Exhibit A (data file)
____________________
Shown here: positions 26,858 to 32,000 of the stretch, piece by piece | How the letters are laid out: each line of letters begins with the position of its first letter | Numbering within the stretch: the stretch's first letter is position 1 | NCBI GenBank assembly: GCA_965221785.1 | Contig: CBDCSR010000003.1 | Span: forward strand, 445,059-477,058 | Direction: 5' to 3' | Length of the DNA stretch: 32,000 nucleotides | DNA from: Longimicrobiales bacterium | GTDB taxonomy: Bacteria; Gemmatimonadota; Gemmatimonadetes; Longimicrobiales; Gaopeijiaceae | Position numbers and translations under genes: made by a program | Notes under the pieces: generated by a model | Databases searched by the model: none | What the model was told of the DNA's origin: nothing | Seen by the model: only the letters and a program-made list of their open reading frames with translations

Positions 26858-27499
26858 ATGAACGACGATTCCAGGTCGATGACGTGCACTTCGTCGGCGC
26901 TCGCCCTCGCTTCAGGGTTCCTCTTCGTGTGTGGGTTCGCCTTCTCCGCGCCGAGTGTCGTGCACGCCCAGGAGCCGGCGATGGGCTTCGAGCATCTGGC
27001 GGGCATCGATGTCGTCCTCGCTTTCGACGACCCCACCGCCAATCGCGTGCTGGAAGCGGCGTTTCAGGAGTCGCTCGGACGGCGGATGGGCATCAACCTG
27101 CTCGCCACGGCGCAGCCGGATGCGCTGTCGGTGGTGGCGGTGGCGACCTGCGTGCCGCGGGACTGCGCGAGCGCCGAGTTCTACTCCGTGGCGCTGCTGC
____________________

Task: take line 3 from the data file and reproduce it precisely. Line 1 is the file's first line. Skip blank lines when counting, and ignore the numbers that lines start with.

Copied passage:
26858 ATGAACGACGATTCCAGGTCGATGACGTGCACTTCGTCGGCGC